Renault Twingo Play SCe 70

Price: £9,995 Engine: 1.0-litre 3cyl 69bhp

Despite having its engine in the rear, the Twingo has a bigger boot than the Viva, at 219 litres. Space inside is more limited, but five doors give easy access. Funky graphics add flair, while the incredibly tight turning circle makes it easy to drive in town.


 Hyundai i10 1.0 SEVauxhall Viva SLSuzuki Celerio SZ4
On-the-road price/total as tested£9,975/£10,665£9,495/£10,040£8,999/£9,414
Residual value (after 3yrs/30,000)£4,950/49.6%£4,300/45.3%£3,600/40.0%
Annual tax liability std/higher rate£317/£635£283/£566£250/£501
Annual fuel cost (12k/20k miles)£1,488/£2,479£1,587/£2,644£1,786/£2,977
Ins. group/quote/road tax band/cost1/£340/B/£204/£349/B/£207/£370/A/£0
Servicing costs£349 (3yrs)£476 (3yrs)£549 (3yrs)
Engine3cyl in-line/998cc3cyl in-line/999cc3cyl in-line/998cc
Peak power 65/5,500 bhp/rpm74/6,500 bhp/rpm67/6,000 bhp/rpm
Peak torque 95/3,500 Nm/rpm95/4,500 Nm/rpm90/3,500 Nm/rpm
Transmission 5-spd man/fwd5-spd man/fwd5-spd man/fwd
Fuel tank capacity/spare wheel40 litres/repair kit32 litres/repair kit35 litres/repair kit
Boot capacity (seats up/down) 252/1,046 litres206/1,013 litres254/726 litres
Kerbweight/payload/towing weight933/487kg/N/A939/489kg/N/A835/425/400kg
Turning circle/drag coefficient9.6 metres/0.31Cd10.4 metres/0.33Cd9.4 metres/N/A
Basic warranty (miles)/recovery5yrs (unltd)/5yrs3yrs (60,000)/1yr3yrs (60,000)/1yr
Service intervals/UK dealers10,000 (1yr)/16220,000 (1yr)/4049,000 (1yr)/149
Driver Power manufacturer/dealer pos.21st/17th30th/19th31st/31st
NCAP: Adult/child/ped./assist/stars79/80/71/56/474/72/68/64/461/74/68/N/A/3
0-60/30-70mph13.9/15.2 secs13.5/14.3 secs11.9/13.0 secs
30-50mph in 3rd/4th 6.8/10.7 secs7.5/10.6 secs7.7/11.8 secs
50-70mph in 5th/6th 12.3/15.7 secs11.2/17.4 secs13.9/23.0 secs
Top speed/rpm at 70mph 96mph/3,400rpm106mph/3,400rpm96mph/2,800rpm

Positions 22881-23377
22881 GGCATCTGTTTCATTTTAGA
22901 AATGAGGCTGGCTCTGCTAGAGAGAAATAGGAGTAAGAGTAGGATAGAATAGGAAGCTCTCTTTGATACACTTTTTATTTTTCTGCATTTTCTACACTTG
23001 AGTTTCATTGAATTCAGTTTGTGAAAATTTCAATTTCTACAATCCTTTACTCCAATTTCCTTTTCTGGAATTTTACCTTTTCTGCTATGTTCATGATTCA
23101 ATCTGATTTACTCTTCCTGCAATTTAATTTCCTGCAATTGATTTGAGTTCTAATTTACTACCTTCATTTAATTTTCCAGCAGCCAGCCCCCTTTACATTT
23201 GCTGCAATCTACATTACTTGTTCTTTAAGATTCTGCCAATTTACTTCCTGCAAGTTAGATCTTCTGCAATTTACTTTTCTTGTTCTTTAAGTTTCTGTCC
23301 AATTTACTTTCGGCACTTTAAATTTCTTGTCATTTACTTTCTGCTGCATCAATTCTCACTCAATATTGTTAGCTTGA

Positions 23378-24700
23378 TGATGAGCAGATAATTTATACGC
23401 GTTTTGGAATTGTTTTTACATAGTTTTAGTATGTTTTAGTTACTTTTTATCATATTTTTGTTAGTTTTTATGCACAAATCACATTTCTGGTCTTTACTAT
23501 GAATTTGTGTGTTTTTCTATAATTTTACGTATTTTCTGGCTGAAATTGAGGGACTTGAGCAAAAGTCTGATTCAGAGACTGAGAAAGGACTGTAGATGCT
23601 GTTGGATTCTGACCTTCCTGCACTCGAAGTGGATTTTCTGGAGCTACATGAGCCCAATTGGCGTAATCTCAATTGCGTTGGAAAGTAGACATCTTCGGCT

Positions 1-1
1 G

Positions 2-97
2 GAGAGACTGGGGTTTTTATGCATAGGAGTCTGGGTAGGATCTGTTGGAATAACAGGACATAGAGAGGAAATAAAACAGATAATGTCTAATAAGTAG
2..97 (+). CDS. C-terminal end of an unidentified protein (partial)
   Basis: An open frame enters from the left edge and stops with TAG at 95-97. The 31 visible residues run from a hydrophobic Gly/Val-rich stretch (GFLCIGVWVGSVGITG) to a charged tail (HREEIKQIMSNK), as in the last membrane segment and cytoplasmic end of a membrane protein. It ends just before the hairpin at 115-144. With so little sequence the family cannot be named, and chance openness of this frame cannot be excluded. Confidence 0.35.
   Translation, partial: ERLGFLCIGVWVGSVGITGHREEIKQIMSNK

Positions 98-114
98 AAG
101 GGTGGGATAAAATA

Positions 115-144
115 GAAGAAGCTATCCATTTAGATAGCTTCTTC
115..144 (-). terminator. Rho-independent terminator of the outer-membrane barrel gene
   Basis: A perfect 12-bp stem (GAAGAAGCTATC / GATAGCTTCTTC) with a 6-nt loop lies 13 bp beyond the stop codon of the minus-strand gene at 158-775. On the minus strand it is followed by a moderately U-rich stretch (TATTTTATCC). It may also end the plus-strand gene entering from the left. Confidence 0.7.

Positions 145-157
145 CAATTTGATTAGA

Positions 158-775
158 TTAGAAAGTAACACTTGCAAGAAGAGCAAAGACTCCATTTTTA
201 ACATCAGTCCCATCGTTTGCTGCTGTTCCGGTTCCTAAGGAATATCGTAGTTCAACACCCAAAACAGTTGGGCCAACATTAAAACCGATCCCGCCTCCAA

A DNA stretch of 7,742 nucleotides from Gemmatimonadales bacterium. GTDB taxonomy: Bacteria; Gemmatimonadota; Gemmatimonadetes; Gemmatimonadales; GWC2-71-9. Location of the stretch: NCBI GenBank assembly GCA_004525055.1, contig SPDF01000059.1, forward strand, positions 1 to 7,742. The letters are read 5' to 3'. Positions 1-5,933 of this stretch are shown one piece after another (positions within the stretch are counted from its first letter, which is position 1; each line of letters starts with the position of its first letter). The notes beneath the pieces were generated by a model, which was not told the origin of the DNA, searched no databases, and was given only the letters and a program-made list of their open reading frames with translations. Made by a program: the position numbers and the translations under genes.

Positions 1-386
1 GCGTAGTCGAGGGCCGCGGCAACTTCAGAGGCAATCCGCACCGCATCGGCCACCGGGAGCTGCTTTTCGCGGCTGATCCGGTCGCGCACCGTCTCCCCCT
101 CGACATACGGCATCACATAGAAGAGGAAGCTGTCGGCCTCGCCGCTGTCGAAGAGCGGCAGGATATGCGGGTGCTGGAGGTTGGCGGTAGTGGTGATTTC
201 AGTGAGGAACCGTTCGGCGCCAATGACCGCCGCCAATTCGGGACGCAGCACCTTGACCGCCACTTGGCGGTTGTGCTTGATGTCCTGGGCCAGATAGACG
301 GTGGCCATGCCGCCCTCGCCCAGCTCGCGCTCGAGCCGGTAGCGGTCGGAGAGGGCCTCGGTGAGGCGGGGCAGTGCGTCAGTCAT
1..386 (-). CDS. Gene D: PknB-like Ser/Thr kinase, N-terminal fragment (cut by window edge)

Braking 70-0/60-0/30-0mph 53.0/38.7/10.1m52.5/37.8/10.2m53.7/39.3/9.9m
Noise levels outside/idle/30/70mph69/51/65/73dB71/53/64/74dB69/54/69/74dB
Auto Express econ (mpg/mpl)/range40.1/8.8/353 miles37.6/8.3/265 miles33.4/7.4/257 miles
Govt urban/extra-urban/combined 47.1/70.6/60.1mpg50.4/72.4/62.8mpg55.3/76.3/65.7mpg
Govt urban/extra-urban/combined 10.4/15.5/13.2mpl11.1/15.9/13.8mpl11.7/16.8/14.5mpl
Actual/claimed CO2/tax bracket189/108g/km/16%201/104g/km/15%227/99g/km/14%
Airbags/Isofix/park. sensors/cameraSix/yes/no/noSix/yes/£275/noSix/yes/no/no
Auto gearbox/stability/cruise controlNo/yes/yesNo/yes/yes£800/yes/no
Climate control/leather/heated seatsAir-con/no/£195^Yes/no/£150Air-con/no/no
Metallic paint/xenons/keyless go£515/no/no£545/no/no£415/no/no
Sat-nav/USB/DAB radio/BluetoothNo/yes/no/£175£425*/y/£425*/yNo/yes/yes/yes

Most Popular

Government in major U-turn on pick-up truck tax changes
Ford Ranger - side

Government in major U-turn on pick-up truck tax changes

HMRC scraps its plan to axe the benefit-in-kind ‘loophole’ for pick-ups, a week after announcing it
19 Feb 2024
“Some manufacturers are losing their appetite for electric cars”
Opinion - Ford Explorer

“Some manufacturers are losing their appetite for electric cars”

With EV market share shrinking, Mike Rutherford thinks there might be delays to the proposed 2035 ban on the sale of new petrol and diesel cars
19 Feb 2024
Car Deal of the Day: Land Rover Defender looks the business at £324 per month
Defender Hard Top - downhill off road

Car Deal of the Day: Land Rover Defender looks the business at £324 per month

The current Defender is a fantastic SUV van for businesses and is our Car Deal of the Day for 20 February
20 Feb 2024